Lunch is the main meal of the day and business discussions and deals are often conducted during working lunches — although business is likely to be discussed during the later stages of any meal.
These lunches can often last more than two to three hours and often don’t start until 2:00 pm – 2:30 pm. The meals are often quite large with a number of courses and wine being served. Try not to see this as wasted time — it is an essential part of the relationship building process.
Dinner is often a lighter meal, and is usually not begun until around 10: 00 pm which people from many other cultures find extremely late. It is customary for the person who extends the invitation to pay the bill.
Do not be surprised to be taken outside the office to a coffee house during the day. These informal chats over a coffee are one of the best places to build relationships and many of these offline conversations are the most useful for information gathering, testing the water etc.
Almost all eating establishments include a service charge in the bill. However, it is still customary to leave a tip of about five to ten per cent in restaurants.
Written and Produced by Keith Warburton
Spain has had a rollercoaster ride over the past twenty years from an economic perspective. The country went through a classic boom and bust scenario. The Spanish population felt the highs and lows of a rapid growth in living standards only to be then battered by a massive downturn leading to wage stagnation and record levels of unemployment – especially amongst the younger generation.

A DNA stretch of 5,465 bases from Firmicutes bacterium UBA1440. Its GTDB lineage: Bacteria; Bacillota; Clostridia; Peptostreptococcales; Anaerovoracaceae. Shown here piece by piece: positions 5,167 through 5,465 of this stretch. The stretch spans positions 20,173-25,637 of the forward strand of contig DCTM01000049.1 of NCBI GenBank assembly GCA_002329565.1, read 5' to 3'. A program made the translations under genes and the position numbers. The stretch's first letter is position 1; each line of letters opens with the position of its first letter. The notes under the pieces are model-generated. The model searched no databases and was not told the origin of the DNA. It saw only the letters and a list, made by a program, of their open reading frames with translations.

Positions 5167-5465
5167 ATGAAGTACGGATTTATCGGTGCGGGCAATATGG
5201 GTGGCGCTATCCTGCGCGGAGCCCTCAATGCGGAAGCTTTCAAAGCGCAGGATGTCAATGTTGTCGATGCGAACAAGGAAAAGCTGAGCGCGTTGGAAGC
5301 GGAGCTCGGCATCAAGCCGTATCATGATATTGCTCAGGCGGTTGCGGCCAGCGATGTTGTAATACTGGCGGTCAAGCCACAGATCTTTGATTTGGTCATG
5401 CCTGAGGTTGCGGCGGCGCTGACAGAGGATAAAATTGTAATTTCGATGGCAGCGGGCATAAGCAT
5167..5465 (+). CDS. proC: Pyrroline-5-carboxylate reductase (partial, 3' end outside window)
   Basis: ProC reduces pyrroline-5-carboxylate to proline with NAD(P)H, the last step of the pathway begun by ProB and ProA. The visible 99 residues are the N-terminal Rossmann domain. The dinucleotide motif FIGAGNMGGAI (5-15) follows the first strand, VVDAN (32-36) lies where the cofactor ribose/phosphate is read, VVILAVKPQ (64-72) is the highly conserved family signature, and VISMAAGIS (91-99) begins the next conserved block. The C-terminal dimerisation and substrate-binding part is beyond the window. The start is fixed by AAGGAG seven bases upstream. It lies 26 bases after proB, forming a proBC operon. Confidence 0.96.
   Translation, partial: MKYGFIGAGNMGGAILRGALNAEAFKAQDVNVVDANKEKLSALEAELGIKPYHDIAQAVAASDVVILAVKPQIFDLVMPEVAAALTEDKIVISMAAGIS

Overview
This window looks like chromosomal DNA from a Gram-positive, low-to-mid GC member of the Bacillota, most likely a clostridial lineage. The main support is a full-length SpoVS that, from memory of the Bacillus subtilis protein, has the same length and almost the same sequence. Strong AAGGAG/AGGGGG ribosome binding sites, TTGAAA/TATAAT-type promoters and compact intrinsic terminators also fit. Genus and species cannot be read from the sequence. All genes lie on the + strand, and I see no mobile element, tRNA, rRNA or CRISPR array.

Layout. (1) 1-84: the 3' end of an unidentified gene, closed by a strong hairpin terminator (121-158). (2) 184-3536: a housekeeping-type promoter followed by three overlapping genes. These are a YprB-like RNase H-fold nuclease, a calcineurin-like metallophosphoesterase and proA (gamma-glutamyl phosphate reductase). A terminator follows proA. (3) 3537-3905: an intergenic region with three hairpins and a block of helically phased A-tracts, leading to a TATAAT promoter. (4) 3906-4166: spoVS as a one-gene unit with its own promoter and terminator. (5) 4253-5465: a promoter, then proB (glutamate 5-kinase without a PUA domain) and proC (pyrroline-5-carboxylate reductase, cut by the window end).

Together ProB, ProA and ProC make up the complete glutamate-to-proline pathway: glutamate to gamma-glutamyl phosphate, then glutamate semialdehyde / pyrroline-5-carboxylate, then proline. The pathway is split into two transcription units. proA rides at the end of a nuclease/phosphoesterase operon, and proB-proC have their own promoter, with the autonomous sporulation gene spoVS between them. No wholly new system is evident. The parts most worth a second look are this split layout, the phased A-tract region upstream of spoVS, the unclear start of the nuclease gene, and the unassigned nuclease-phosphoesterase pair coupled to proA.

Things seem to be picking up however and the hope is that Spain has weathered the economic storm and is poised for a period of solid, manageable GDP growth which can help to drive the country into a more prosperous and sustainable future. Some painful lessons have been learnt the hard way and future economic consolidation will be built on stronger foundations going forward.
If you are thinking of doing business in Spain, the economic signals are positive and now is probably a good time to approach the market. The country has a highly educated workforce and a strong middle-class consumer base. As a key member of the European Union, Spain has well established trading links throughout Europe. Add this to its position as ‘the gateway to South America’ and its geographic proximity to North Africa and Spain starts to look like a highly attractive market.
However, if you are thinking of doing business with Spain it is extremely important that you do some homework before diving into any initial relationship-building activities. What are the key motivators of potential partners or clients in Spain? How are decisions arrived at and what is the best approach in terms of communication? Studying Spanish business culture will help you make the right impressions from the outset.
This country profile provides an overview of some of the key aspects of Spanish business culture in a concise, easy to follow-format. The document includes information on: